By Ray Stern
By Ray Stern
By New Times
By Amy Silverman
By Stephen Lemons
By Stephen Lemons
By Monica Alonzo
By Chris Parker
"I was surprised I was picked, because I hadn't done anything, especially in a museum," Yazzie says. "I had just recently started putting my work out in a gallery; I just started selling. But I really felt that they considered me on the quality of my painting."
He walked into it not knowing the magnitude of the project. The heavy research load involved interviewing Yaqui and Navajo dignitaries. "When I started developing the story and the painting, it started demanding more of itself and more of me. Like, 'Man, I'm trying to represent so many people here.' I had no idea that after the fact -- now that I am done with it and everything -- I feel like there is so much that is expected of me. I was representing Native American culture, and before that, I never had."
The mural, an 8-foot-by-160-foot oil on canvas titled Fear of a Red Planet, Relocation and Removal, 2000, is mounted on three walls of the Heard's Ullman Learning Center.
Using imagery that is at once brutal and graceful, the mural allegorizes the upheaval and near-cultural genocide caused by removal and assimilation policies forced upon Arizona Indians of the mid- to late 1800s. With emphasis on the Navajo, Yaqui and Colorado River people, Yazzie's potent visual rendering is supported by heady cultural and theological symbols that resonate in your head for days.
Some prominent images: Cavalry soldiers death storm a fright-faced Navajo family whose feet are but roots in the soil; Kit Carson is depicted gallantly on horseback as a pawn on a chessboard; Native American children recede through culture-cleansing boarding schools and become faceless shapes who float toward a heaven made of television sets and fast food, a nirvana of corporate subjugation; fish flow freely from a slot machine into the sickly Colorado River, the triumph of commerce over culture, gaming as greedy hope for easy riches.
The mural tugs at ridiculous racial stereotypes, ones deeply embedded in our culture and collective subconscious. The mural, as much a history lesson, is a thing of power and beauty.
Baker says the response to the mural has been overwhelmingly positive.
"People have often been moved to tears when viewing the mural. People left there in a quiet kind of pause, having to reflect on our own peculiar history that is the United States of America.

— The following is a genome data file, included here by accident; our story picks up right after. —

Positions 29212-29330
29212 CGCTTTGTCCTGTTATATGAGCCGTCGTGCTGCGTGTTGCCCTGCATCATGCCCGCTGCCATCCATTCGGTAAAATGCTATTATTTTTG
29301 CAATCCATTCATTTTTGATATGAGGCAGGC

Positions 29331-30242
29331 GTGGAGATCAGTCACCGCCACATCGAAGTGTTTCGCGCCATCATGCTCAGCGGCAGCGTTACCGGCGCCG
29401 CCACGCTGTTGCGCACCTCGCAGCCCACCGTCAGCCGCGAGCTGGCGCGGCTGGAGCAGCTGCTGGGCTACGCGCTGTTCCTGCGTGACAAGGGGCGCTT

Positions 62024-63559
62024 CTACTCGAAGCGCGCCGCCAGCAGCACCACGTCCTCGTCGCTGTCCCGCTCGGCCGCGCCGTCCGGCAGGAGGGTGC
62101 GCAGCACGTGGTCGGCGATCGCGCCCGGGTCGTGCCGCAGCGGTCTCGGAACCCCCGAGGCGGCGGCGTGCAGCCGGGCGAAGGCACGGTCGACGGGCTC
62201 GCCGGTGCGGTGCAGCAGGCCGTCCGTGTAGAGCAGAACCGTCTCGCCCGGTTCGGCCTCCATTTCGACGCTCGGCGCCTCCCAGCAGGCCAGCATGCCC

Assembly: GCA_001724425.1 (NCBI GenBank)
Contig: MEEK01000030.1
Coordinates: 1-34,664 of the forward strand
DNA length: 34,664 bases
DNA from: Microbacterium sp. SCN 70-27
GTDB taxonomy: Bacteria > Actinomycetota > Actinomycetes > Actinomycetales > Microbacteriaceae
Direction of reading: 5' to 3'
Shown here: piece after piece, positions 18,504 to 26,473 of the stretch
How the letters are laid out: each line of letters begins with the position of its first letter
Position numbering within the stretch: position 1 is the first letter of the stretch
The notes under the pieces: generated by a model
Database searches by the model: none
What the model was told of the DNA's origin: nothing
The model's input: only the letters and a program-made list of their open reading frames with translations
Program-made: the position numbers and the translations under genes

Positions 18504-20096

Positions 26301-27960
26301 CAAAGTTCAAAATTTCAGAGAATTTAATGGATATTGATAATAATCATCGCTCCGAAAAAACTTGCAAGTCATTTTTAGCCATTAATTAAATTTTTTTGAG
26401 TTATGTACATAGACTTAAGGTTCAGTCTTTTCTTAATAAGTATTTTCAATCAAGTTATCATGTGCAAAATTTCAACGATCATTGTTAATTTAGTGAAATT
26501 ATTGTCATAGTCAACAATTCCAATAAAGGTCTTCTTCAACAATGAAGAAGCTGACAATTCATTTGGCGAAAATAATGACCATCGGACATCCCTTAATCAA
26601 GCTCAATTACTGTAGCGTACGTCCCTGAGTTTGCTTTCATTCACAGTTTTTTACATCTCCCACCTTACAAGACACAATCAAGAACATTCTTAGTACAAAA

"We are all really proud of Steven Yazzie. And, well, he is accomplished. I think it's easy to be seduced by the media, the accolades and the applause from the arts community. I think there's more to Steven Yazzie than that. There's an honesty and a real quality about him that will serve him well in the future. Steven Yazzie has become part of our family there, and we look forward to future projects with him."
Yazzie received $25,000 for the mural. During the nearly six months of work, he holed up in the Heard's Lovena Ohl Artist Studio, and he and his girlfriend Leslie stayed in an apartment adjacent to the Heard.
There was discipline involved. For one thing, he had to work museum hours. Yazzie was accustomed to late nights; the 3 a.m. paint splashes, the beer. He had to curtail one of his other passions, his drinking.
"That really reconnected me to a different reality," he says, laughing. "There were moments when I just had to have a couple of beers.
"There were times midway through the mural when I thought there would be no way I could finish," he continues. "There were so many times I nearly broke up with Leslie. I was completely riddled with self-doubt. There were moments when I had the gut feeling that it wouldn't get done, that I was gonna completely fail. Everybody around me was so supportive."
"I was really disappointed that galleries didn't go out and pick him up," says Kraig Foote, owner of Art One in Scottsdale, sole gallery dealer for Yazzie's work. "And I really felt when he painted that mural at the Heard he would take off instantly."
Foote says the attention of the mural hasn't elevated sale of Yazzie's work. Yazzie's approach to what is now a career isn't about maximizing fiscal possibilities -- that would mean developing an essential trait for success in our culture: self-promotion skills. Yazzie's a kind of throwback, an exemplar of egalitarian '60s hippie ethos.
The gallery owner agrees. "He does not do any self-promotion whatsoever. Still, in order to paint a huge mural in a major museum, I have not a clue why nothing has happened yet. I mean, I look at his work and he's an amazing painter. He's easy to work with, he doesn't have an attitude. We have a real faithful clientele for him. No matter what he paints, the majority of them will buy it. We sell 95 percent of what he brings in."
Yazzie does his work, but he doesn't worry about it.
His latest, Loose Fruit: Bunny Gets Paid Part 2, offers more homage to a constant in much of his work: the rabbit. In it, two rabbit-eared gents nearing lustful exasperation stand fully captivated by a curvy woman figure gyrating on a tabletop. In one hand, she holds a rabbit's foot. Various fruits in fanciful colors abound, and there's a feeling of live movement. The overall effect borders on hallucinogenic.